Honolulu rail tax revenue falling short of predicted growth EIS, cost concerns could derail construction plans
By Sean Hao
Advertiser Staff Writer
Tax collections needed to pay the city's share of a planned elevated commuter rail line are running flat year-over-year with two months to go in fiscal 2010. If they continue at their current pace, transit tax collections are headed for a third straight year of little to no growth.
The city had originally counted on tax collections climbing every year for 16 years.
However, the current flat trajectory of transit tax collections reflects a slowing state economy that continues to grapple with reduced construction and visitor arrival activity. That reduced economic activity has cut into tax collections needed to build the $5.5 billion project and forced the city to adopt several coping strategies. These include:
• Diverting $300 million in federal funds for TheBus to build rail.
• Relying on increased federal contributions, which now are projected at an inflation-adjusted $1.6 billion.
• Possibly absorbing reduced tax revenues within a $1 billion buffer set aside to handle contingencies.
Through April the half-percentage-point rail surcharge on the general excise tax raised $130.7 million, versus $131.8 million raised during the same months a year earlier, based on figures provided by the state Department of Taxation. That's down from the $138.8 million raised during the first 10 months of fiscal 2008, which ended June 30, 2008.
If collections continue at the current monthly average of $13.1 million for the remaining two months of fiscal 2010, collections could reach about $157 million by June 30. That's down slightly from the $164 million the city expected to collect, according to the city's August financial plan for the rail project.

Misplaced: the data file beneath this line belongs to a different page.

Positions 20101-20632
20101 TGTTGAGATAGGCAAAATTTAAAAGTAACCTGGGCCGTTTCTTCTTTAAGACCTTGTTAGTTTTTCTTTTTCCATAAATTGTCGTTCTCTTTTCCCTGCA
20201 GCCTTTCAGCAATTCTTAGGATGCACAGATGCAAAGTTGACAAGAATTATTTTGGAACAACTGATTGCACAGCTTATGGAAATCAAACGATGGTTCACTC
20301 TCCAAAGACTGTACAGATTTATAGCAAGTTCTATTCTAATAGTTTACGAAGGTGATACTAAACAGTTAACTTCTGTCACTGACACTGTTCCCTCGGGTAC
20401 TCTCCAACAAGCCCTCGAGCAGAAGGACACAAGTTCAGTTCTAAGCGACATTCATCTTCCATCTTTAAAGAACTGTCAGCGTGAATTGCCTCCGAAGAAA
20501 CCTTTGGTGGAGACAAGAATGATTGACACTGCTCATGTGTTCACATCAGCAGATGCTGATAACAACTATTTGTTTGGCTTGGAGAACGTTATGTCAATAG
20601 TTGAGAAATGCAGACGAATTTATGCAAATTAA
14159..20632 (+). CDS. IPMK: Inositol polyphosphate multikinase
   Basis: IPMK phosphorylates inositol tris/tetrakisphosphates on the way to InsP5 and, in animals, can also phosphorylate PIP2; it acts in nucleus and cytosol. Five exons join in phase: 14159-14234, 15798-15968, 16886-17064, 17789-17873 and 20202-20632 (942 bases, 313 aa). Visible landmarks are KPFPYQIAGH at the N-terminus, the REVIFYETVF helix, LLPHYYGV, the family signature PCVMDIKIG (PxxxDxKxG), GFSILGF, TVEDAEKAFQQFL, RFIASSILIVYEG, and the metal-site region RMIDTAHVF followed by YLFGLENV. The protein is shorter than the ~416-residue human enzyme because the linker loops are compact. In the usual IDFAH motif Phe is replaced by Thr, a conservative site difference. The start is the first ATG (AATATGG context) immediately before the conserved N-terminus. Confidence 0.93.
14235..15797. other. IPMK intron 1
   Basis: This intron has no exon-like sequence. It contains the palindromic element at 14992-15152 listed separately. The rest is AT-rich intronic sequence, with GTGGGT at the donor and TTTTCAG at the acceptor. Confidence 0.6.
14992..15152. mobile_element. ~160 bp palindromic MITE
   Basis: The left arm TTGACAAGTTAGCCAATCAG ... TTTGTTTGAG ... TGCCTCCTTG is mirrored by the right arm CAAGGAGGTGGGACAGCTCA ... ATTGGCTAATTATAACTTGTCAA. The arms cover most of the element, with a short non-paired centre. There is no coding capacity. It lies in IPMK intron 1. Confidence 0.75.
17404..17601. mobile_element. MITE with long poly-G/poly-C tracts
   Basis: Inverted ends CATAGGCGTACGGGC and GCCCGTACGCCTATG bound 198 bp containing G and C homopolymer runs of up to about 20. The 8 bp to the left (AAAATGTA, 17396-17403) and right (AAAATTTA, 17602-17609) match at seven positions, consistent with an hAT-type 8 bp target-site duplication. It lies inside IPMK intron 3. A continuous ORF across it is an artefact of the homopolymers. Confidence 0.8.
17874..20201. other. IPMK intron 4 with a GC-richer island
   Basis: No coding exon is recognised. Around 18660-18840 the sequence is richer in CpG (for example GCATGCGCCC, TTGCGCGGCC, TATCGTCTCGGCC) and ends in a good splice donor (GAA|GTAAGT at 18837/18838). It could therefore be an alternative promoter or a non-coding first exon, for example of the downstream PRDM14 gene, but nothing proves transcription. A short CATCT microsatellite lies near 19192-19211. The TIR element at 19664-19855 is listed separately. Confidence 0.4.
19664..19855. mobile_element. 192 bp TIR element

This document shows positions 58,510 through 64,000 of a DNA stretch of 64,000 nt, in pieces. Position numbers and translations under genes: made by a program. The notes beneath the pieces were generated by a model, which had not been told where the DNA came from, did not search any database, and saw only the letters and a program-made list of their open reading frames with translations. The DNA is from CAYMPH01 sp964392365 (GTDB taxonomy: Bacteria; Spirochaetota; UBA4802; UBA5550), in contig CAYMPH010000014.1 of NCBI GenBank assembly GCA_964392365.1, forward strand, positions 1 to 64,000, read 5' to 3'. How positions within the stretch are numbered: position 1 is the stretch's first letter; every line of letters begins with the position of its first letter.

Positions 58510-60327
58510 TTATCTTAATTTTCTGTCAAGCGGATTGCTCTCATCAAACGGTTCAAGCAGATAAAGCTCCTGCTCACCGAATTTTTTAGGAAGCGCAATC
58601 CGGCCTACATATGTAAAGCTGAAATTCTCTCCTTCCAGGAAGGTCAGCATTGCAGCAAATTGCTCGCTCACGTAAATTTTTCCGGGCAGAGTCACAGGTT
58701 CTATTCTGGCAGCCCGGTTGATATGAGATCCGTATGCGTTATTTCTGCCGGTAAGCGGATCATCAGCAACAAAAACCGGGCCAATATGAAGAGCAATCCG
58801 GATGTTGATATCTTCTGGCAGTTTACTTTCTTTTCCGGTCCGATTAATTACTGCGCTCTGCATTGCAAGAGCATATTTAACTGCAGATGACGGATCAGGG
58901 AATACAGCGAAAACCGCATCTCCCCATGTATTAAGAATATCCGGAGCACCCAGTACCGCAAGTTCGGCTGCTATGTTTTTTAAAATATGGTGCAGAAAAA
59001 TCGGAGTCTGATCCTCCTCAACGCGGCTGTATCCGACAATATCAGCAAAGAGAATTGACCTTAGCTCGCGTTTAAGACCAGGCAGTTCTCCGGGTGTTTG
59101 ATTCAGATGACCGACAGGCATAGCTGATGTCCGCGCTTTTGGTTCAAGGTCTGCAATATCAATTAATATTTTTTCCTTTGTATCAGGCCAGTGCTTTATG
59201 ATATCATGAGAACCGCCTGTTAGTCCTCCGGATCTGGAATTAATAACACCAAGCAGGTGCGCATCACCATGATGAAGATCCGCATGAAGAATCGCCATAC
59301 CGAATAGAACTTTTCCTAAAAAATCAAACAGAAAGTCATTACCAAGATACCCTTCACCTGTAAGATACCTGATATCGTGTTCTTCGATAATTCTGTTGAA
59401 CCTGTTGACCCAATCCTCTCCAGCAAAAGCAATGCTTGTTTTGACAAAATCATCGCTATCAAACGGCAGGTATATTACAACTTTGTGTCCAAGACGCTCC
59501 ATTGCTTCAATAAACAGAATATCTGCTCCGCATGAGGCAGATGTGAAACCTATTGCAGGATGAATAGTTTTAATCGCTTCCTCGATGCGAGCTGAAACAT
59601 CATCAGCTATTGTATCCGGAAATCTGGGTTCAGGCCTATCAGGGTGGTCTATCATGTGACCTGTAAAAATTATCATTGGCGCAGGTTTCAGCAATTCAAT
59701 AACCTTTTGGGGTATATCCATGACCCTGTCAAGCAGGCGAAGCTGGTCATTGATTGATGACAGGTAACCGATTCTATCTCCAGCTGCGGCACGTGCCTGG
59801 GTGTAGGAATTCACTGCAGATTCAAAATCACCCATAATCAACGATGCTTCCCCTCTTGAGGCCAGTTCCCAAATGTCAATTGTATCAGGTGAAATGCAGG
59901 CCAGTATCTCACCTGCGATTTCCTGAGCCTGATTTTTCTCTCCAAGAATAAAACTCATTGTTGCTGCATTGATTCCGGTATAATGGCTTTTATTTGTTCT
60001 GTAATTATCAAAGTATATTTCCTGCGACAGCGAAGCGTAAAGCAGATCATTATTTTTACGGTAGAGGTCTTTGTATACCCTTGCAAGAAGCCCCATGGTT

Total transit tax surcharge revenues were $161 million in fiscal 2008 and $164 million in fiscal 2009. So far the tax has raised about $515 million. Those figures exclude a 10 percent administrative fee retained by the state, which collects the tax surcharge for the city.
Overall the city needs to collect an inflation-adjusted $3.9 billion from 2007 through 2022 to pay its share of the train's costs under current revenue and cost projections.
The city's current revenue projections anticipate transit tax collections will rebound strongly next fiscal year and continue to climb through 2015, with growth then moderating until the tax sunsets on Dec. 31, 2022.
City Transportation Department Director Wayne Yoshioka did not return two phone messages left with his assistant yesterday, seeking his comment on the tax collection situation.